Document Type

Interview

Duration

01:20:33

Publication Date

October 2010

Journal, Book or Conference Title

New Books Network

Abstract

I fear that most people think that "history" is "the past" and that the one and the other live in books. But it just ain't so. History is a story we tell about the past, or rather some small portion of it. The past itself is gone and cannot, outside science fiction, be revisited. And the histories in books are neither dead nor alive. They are zombies, endlessly repeating themselves, never having a new thought, never responding to anything you say. (Plato, by the way, is good on this subject.) In point of fact the only place that histories really live is in the minds of historians in the act of creation. In this context, the story is far from dead. Indeed, it hasn't even been born. As historians read, research, and think, they make histories like a carpenter makes a table. Readers rarely get to see the historical craftsmen at their benches. All they see is the result.

Today we'll have the opportunity to look into the history workshop with Abbott ("Tom") Gleason. Tom has worked in academic history for nearly half a century. He has been everywhere, done everything, and faced every challenge a working historian can. And now he's written a terrific memoir about his path, and that of historians of his generation in general: A Liberal Education (TidePool Press, 2010). I came away from the book with a renewed appreciation of the hold Zeitgeist has on historians and their work. Tom was raised in a cultural mileiu (the liberal WASP establishment) that has now largely vanished. That peculiar, specific context had a powerful impact (by his own admission, both positive and negative) on his historical opinions and writing. It was interesting for me to see how Tom, as a conflicted, thoughtful son of privilege, negotiated Harvard of the 1950s, academia in the 1960s, and the rise (and relative decline) of the Russian studies industry in the post war decades. With eyes wide open, he recognizes the limitations of his Cold-War scholarly cohort, the ways in which he and his colleagues saw some things while being oblivious to others. Sometimes they got Russia right; sometimes they didn't. But they were always on a quest to find the historical truth. Tom's memoir shows just how difficult that truth is to find.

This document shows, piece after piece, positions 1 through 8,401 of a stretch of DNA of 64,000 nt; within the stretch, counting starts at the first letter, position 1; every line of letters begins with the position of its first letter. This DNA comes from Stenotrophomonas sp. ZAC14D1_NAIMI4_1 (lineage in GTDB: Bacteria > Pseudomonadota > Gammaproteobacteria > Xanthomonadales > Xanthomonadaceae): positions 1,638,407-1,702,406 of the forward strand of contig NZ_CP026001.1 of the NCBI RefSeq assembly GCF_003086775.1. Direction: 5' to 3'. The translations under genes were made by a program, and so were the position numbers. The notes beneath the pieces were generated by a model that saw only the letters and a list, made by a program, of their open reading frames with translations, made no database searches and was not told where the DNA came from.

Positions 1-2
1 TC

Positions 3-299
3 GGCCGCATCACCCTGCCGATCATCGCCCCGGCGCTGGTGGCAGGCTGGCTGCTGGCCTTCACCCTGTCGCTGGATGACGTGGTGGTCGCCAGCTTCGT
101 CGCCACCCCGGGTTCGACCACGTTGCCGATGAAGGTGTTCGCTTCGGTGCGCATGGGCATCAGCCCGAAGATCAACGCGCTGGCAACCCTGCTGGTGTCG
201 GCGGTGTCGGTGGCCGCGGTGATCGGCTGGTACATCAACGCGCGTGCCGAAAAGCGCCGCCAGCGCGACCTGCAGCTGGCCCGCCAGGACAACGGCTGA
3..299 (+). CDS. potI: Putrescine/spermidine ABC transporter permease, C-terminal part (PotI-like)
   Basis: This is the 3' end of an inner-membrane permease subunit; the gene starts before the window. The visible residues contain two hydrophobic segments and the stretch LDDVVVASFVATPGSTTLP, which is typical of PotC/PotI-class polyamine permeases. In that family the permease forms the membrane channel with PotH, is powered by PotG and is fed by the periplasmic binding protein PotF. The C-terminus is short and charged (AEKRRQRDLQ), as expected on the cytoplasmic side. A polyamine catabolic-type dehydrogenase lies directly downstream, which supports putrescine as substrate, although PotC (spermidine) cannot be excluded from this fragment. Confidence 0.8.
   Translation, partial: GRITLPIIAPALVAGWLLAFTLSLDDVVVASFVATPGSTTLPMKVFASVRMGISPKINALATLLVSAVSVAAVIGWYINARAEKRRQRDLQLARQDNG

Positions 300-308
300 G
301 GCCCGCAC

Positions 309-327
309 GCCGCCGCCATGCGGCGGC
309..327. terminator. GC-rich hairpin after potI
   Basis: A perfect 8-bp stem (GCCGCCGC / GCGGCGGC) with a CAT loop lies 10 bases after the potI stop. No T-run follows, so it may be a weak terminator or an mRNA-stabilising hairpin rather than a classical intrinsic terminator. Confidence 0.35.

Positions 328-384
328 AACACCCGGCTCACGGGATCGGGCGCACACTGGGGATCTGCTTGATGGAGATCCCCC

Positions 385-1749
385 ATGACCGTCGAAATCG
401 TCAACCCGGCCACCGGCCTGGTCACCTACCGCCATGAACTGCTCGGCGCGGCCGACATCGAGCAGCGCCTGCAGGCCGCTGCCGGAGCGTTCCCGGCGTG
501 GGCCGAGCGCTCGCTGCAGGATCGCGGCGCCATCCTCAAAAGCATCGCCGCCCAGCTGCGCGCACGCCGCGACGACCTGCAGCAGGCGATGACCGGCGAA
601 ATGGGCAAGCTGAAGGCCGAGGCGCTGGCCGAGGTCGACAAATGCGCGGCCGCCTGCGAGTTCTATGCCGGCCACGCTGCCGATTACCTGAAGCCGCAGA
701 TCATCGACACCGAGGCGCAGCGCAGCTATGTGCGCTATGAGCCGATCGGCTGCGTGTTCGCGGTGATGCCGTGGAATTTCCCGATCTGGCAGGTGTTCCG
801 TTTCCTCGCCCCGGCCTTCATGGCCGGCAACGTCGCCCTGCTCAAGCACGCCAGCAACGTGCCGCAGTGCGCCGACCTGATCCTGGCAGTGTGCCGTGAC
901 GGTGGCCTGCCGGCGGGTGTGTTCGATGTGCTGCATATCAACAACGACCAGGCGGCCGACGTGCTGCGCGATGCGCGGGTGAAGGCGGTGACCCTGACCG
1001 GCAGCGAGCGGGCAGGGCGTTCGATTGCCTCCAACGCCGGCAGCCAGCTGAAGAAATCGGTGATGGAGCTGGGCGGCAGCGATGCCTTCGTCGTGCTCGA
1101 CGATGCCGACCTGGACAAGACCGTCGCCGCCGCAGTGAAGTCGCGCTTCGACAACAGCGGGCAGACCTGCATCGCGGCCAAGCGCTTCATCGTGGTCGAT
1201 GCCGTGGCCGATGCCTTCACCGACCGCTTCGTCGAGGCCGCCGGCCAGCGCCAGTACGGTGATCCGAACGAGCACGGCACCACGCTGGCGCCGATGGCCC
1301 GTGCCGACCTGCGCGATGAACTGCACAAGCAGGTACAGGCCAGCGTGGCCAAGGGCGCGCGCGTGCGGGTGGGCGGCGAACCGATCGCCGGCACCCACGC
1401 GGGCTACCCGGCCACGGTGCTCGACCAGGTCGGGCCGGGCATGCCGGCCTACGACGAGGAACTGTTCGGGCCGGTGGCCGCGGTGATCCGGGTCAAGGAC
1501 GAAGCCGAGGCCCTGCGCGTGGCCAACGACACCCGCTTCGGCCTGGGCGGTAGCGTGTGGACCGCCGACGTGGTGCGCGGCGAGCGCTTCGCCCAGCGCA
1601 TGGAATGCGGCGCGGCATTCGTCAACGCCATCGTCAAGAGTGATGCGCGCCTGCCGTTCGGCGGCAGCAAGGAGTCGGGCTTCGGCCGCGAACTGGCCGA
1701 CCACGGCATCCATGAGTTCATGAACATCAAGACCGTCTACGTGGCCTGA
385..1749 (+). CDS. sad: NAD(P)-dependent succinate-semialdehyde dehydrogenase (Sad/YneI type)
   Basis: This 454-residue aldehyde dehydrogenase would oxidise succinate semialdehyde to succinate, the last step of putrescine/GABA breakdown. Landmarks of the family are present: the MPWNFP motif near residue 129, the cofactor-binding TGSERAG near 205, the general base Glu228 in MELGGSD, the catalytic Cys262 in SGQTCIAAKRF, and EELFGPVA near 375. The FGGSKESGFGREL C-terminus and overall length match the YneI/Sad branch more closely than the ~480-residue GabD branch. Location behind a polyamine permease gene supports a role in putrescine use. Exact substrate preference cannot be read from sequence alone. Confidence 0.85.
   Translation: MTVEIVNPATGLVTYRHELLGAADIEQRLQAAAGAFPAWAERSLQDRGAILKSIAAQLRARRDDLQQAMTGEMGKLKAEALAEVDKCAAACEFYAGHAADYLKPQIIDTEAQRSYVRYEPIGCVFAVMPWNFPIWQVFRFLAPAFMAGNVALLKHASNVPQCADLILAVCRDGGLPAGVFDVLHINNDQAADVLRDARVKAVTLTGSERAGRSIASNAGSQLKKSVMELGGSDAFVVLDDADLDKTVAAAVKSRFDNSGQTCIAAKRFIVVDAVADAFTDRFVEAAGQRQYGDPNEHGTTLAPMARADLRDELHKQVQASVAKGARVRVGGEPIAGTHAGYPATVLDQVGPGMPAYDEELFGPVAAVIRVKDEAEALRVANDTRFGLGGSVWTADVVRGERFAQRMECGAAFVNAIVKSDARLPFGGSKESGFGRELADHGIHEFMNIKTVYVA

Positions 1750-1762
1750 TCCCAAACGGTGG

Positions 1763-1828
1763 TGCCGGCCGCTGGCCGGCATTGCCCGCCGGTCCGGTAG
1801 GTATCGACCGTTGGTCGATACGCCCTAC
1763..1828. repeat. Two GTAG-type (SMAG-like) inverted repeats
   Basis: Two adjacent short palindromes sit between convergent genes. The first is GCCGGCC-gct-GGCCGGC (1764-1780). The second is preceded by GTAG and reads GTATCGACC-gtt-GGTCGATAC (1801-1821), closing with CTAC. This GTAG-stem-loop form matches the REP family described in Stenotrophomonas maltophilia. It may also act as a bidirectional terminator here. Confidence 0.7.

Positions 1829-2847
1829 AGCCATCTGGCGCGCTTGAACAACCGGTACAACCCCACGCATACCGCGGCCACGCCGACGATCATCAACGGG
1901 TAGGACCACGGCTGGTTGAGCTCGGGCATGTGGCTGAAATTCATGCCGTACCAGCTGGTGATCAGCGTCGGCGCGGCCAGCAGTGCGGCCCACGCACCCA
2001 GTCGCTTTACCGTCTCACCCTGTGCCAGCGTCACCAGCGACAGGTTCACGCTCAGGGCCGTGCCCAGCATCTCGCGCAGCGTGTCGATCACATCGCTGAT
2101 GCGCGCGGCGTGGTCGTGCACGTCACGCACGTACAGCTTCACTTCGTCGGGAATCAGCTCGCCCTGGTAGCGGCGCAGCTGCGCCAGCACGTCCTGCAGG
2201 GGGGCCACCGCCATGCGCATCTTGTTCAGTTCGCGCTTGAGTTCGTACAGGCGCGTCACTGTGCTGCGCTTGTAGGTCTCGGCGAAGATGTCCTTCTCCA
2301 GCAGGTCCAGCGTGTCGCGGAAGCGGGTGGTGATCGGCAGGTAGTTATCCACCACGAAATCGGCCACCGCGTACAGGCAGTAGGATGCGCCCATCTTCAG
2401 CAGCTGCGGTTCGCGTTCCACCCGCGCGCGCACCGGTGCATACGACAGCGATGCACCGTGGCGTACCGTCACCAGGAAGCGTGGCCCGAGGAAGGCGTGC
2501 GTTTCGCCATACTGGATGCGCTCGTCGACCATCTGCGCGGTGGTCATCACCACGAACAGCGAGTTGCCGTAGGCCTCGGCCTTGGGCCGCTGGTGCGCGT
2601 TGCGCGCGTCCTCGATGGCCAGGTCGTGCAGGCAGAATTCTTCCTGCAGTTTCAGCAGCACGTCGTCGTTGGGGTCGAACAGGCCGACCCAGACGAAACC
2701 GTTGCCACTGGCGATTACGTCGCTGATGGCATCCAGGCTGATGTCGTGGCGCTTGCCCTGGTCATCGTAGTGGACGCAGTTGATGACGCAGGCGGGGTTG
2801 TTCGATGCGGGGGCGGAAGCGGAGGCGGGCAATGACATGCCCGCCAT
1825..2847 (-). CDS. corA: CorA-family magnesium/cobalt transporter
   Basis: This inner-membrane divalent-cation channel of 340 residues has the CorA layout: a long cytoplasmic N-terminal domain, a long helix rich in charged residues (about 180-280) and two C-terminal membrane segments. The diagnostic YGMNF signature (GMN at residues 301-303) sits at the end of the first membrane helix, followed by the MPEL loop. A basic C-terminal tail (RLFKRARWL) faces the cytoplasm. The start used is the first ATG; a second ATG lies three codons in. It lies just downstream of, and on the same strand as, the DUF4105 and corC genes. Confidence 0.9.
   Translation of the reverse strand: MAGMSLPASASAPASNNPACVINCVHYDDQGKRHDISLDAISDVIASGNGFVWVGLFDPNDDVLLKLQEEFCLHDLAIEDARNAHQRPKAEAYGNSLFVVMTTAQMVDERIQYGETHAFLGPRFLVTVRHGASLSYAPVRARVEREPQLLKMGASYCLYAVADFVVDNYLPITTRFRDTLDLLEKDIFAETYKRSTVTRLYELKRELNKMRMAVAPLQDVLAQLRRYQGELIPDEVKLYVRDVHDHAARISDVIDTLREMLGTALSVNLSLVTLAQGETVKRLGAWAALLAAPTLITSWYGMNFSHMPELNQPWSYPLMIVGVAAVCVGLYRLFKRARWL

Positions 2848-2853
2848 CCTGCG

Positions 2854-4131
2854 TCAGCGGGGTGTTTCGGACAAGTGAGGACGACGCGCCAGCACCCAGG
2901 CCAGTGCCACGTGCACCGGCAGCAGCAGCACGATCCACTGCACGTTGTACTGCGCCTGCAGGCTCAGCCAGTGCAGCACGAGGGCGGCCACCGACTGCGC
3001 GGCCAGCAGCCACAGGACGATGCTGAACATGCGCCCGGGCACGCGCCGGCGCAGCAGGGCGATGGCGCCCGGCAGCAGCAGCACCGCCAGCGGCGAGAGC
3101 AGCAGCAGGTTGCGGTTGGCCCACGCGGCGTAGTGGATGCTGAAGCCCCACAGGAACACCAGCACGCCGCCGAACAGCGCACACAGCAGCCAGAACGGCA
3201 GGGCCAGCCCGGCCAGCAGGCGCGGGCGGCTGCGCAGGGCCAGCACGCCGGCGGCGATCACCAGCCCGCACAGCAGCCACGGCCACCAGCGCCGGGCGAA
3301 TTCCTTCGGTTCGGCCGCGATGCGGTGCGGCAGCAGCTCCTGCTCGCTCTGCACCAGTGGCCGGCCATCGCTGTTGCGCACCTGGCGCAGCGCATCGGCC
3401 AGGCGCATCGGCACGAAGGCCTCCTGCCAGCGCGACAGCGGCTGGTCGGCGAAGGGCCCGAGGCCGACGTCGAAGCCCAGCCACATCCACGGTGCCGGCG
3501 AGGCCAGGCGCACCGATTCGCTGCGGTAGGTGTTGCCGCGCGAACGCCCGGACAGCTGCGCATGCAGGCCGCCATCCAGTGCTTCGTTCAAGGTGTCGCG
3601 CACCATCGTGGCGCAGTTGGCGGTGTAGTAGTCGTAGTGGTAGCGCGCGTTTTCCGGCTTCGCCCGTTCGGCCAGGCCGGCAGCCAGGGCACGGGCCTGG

Rights

Copyright © 2010 New Books In History

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URL

http://ir.uiowa.edu/history_nbih/130